Examining the Endangered Species Act Forty Years Later

When President Richard Nixon signed the Endangered Species Act into law in the latter part of 1973, it was widely embraced. The legislation’s impacts in the fifty years that have passed have been both complex and successful. The majority of Americans applauded the bill for saving species like bison and bald eagles. However, many questioned if the regulation was too strict when it impeded economic advancement. The act went into force concurrently with other legislation aimed at preserving the environment, including the air, water, and wilderness. No other nation in the world had such extensive protections in place during the 1960s and 1970s.Later, worries surfaced when the law stopped projects like the construction of a hydroelectric dam in Tennessee. The issue? A little river fish that was unknown to most people.

 

The snail darter is the name of that fish. For over two years, plans to safeguard the fish impeded work on the Tellico Dam. Eventually, biologists made the decision to capture the tiny fish and relocate it to other rivers. With time, the number of fish increased, and in 1984 the snail darters were taken off the endangered species list. The fish had recovered completely about a year ago. The first “fish guy” in the Office of Endangered Species was Jim Williams. He remembers that many individuals were offended by the choice when his group listed the fish.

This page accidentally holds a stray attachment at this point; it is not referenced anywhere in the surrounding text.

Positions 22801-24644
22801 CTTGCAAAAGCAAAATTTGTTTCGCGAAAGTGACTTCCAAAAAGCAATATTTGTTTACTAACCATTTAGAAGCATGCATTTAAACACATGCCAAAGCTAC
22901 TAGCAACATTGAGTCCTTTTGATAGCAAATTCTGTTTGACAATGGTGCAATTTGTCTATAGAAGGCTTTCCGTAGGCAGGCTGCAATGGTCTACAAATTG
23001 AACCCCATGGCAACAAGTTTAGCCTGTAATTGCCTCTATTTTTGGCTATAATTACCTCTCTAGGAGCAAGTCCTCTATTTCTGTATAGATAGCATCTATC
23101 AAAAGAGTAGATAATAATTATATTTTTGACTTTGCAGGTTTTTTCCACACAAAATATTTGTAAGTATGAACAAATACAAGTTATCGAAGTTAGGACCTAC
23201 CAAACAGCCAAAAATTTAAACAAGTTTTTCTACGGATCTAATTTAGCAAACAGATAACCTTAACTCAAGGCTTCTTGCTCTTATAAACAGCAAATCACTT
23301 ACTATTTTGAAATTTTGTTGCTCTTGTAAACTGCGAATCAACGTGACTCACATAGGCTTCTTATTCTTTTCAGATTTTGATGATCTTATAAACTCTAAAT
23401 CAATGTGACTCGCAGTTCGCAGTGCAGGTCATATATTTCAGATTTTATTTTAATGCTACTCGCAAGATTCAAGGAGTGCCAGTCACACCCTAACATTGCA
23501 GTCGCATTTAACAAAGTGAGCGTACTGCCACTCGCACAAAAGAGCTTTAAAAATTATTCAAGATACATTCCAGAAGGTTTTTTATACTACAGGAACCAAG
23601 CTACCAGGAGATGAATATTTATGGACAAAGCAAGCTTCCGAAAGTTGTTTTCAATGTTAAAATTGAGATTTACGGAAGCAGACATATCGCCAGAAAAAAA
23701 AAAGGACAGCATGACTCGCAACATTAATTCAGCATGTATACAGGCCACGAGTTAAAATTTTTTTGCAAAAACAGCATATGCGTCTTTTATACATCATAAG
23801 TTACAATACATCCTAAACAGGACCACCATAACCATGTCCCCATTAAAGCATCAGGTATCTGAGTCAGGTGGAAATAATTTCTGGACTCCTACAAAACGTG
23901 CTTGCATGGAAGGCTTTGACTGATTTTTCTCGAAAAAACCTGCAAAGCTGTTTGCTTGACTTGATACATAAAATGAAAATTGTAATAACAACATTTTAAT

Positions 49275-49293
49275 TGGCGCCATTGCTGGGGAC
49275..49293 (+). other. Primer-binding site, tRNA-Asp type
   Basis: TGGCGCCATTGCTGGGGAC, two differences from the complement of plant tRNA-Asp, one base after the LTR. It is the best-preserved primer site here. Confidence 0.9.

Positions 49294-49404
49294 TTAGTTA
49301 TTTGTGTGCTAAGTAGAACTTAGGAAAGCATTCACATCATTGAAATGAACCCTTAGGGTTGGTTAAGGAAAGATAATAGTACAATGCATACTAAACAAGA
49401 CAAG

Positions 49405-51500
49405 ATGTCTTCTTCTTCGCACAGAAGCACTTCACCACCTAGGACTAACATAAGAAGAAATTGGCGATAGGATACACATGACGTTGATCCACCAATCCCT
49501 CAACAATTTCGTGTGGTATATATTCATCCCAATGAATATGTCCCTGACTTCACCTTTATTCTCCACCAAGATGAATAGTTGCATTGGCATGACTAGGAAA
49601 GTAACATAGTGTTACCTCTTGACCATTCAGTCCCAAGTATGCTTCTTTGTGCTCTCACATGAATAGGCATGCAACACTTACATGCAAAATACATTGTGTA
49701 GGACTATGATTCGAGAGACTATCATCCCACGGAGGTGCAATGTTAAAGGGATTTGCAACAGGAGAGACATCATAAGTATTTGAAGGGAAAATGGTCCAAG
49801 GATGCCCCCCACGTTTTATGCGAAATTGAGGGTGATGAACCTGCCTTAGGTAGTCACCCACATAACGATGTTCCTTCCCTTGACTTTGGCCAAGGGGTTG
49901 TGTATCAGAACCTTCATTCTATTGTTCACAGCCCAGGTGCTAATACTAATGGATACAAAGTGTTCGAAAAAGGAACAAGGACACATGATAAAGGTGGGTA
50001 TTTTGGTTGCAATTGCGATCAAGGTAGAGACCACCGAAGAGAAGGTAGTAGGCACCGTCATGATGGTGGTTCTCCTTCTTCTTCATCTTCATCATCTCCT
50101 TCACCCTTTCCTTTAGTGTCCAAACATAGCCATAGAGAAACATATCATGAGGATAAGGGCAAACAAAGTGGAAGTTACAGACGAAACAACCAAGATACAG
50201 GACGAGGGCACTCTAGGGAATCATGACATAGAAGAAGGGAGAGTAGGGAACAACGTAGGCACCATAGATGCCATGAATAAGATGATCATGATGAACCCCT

He claims he was instructed not to list the fish by his director. Williams, however, declared that he would abide by the law and base his decisions on the evidence rather than potential public opinion. The U.S. government realized how hard it would be to administer the law after the snail darter ruling. According to some, the government shouldn’t attempt to preserve every species. Some others claimed that no plant or animal should go extinct. The discussion is still going on today. In the ensuing forty-five years, many more debates over the preservation of species arose. Each time, Endangered Species Office personnel took a stand that outraged some but ultimately resulted in the creatures’ survival.

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